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The New Normal

Hopefully, we are past the shock and disbelief of the way we now have to hold worship services.  We paused and began to think through how we would make the necessary changes to remain spiritually and relationally connected when the battle cry to contain the virus is social distancing.  The move to virtual church was a stampede and many websites and streaming services crashed on March 15.  Then, we began to think about online giving and plans were made to take that step and other necessary adaptations.

Now we must prepare and plan for the future.  Many believe that the real crisis is at least a week or two away.  Will we be prepared if it gets worse before it gets better?  Leader, what if this is the new “normal” until June, September, or later?  What if we must continue worshiping virtually and then when we do re-engage our finances have taken a 30% decrease?  Please know that I am an optimist by nature and my prayer is that we will not just survive this crisis but that we will be the church through it and emerge the other side stronger and better equipped!

About ten to twelve years ago my good friend, Dave DeVries, challenged me in his training, The Multiplication Workshop, by asking what would happen if we removed the queen (Sunday Morning Worship) from the regular rhythm of most churches?  If you play chess you understand that the queen is the most powerful piece in the game.  The queen has the ability to move in all directions but there are also pawns, rooks, bishops, knights, and a king.  The Sunday morning worship service (event) is important but the other pieces are important also.

Dave asks church planters to stop and think, “How will you start being the church even before you start public worship services?”  Are we only focusing on losing our worship crowd right now?  Please let me say that you should be reaching out to them and caring for them.  They need shepherds to care for them right now more than ever.  Figure out creative ways to stay connected through phone calls, texts, emails, and virtual meetings.  Jesus was moved with compassion when he saw people who were harassed, helpless, and without a shepherd.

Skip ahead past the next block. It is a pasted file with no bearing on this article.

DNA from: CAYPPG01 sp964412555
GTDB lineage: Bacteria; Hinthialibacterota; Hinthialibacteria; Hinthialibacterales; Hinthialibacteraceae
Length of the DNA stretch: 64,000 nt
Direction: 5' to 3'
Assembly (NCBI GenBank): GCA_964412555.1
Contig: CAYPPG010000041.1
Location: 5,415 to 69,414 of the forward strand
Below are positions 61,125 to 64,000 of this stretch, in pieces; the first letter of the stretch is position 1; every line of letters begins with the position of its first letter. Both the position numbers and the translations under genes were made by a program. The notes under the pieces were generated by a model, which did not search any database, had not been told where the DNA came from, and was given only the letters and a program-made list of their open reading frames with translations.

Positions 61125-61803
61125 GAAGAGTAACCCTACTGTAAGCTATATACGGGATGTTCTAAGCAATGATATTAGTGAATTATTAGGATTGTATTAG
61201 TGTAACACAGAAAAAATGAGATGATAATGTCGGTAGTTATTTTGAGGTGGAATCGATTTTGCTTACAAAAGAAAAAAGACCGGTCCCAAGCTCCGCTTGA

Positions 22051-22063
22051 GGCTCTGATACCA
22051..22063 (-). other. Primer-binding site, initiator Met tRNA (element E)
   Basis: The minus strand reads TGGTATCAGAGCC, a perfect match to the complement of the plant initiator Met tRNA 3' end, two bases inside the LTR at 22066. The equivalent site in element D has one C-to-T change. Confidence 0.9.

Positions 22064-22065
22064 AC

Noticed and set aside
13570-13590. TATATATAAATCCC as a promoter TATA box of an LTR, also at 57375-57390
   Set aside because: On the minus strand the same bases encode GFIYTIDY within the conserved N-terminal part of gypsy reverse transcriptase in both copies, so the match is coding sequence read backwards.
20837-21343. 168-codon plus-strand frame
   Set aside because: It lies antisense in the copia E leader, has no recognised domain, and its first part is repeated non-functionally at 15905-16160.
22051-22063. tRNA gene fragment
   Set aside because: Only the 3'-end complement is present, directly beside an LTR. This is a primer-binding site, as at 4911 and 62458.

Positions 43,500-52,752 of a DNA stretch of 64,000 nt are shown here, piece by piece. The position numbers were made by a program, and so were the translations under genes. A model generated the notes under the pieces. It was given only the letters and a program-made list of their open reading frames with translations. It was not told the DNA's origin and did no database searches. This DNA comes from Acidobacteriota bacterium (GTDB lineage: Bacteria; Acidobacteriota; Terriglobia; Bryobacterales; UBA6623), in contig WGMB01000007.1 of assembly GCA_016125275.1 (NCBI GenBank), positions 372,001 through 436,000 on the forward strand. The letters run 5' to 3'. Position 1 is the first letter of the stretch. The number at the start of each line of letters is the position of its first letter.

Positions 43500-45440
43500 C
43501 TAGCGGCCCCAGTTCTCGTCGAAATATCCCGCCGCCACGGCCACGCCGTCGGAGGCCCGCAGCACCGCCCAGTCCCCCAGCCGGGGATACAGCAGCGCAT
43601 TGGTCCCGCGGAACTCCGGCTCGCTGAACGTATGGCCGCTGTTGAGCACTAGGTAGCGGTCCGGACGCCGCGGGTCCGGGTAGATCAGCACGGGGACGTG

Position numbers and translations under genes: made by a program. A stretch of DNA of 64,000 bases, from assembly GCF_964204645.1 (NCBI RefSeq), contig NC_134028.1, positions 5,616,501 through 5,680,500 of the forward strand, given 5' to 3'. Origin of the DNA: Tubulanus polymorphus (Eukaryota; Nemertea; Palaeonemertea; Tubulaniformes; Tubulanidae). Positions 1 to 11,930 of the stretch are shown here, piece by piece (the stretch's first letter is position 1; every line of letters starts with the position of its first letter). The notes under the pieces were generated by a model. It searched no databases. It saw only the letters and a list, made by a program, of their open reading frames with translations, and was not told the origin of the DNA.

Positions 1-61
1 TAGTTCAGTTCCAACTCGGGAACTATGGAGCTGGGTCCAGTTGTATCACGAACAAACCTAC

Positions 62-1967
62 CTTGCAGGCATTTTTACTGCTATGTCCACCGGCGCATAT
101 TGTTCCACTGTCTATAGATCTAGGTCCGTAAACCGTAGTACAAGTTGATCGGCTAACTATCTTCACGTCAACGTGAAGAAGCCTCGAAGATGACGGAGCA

While we are watching over the flock we should also be focusing on training and equipping our core.  What if your core of trained disciple-makers grew during this time?  What if instead of three disciple-makers you came out of this crisis with six who are trained and ready to go?  What if your 12 became 24 or your 120 became 150?  The new “normal” could be a refocusing and a recommitment on the Great Commission of making disciples and not just making more worship attenders.  How many disciple-makers could you connect to disciples during this time?

Our goal, when we are able to have services again, is to show our church the one-on-one disciple making that has been occurring during this challenge.  Then we hopefully will have 20 new disciple makers ready to disciple the next 20.  We are using the Small Circle tool that is a free app on your smart phone and free PDF’s can also be ordered at smallcircle.com.  The other good news is that you can go to bmamission.org/activate that offers six hours of free training by the author, Steve McCoy.  Just scroll down to the red tab that says discipleship training.

A new study on discipleship states that, “fewer than 5% of churches in the US have a reproducing making culture.  This report found a disappointing low percentage of churches with a culture of and strategy for reproducing disciples and disciple makers.”  The new normal should be training and equipping husbands to disciple their wives, fathers to disciple their families, and single parents to disciple their children.  The next question should then be; who is the one, after your family, that you could disciple during this time?

In Innovating Discipleship, a book worth reading, Will Mancini speaks of having input results, output results, and impact results.  He wrote it ten years ago but it sounds like the exact situation we find ourselves in today.  He states, “Innovation can easily revolve more around gadgets than changed hearts.  It’s easy to talk technology without connecting the dots to better outcomes in people’s lives.”  It will be sad indeed if all we came out of this with is more simulcasts, Facebook live, and online giving.

God seems to have slowed us down and given us a wonderful opportunity where we can work “on” the ministry instead of working “in” the ministry.  Do you have a process of discipleship in place in your church?  Do you have trained disciple makers who are ready to be a Paul to a Timothy?  Could you train and equip several to be disciple makers to begin pouring into the lives of young disciples?  Maybe this is our opportunity to return the church to the new “normal” of making disciples.

This is a chance to discover new strategies (actually quite old) and take full advantage of this time.  It very well could be the greatest window of imaginative opportunity that we will ever have in our lifetime.  As we look back at the systems and programs we had before this began what did our impact results look like?  Were we seeing changed lives, transformed families, and a real difference in our communities?  What needs to change and are we willing to make those changes?

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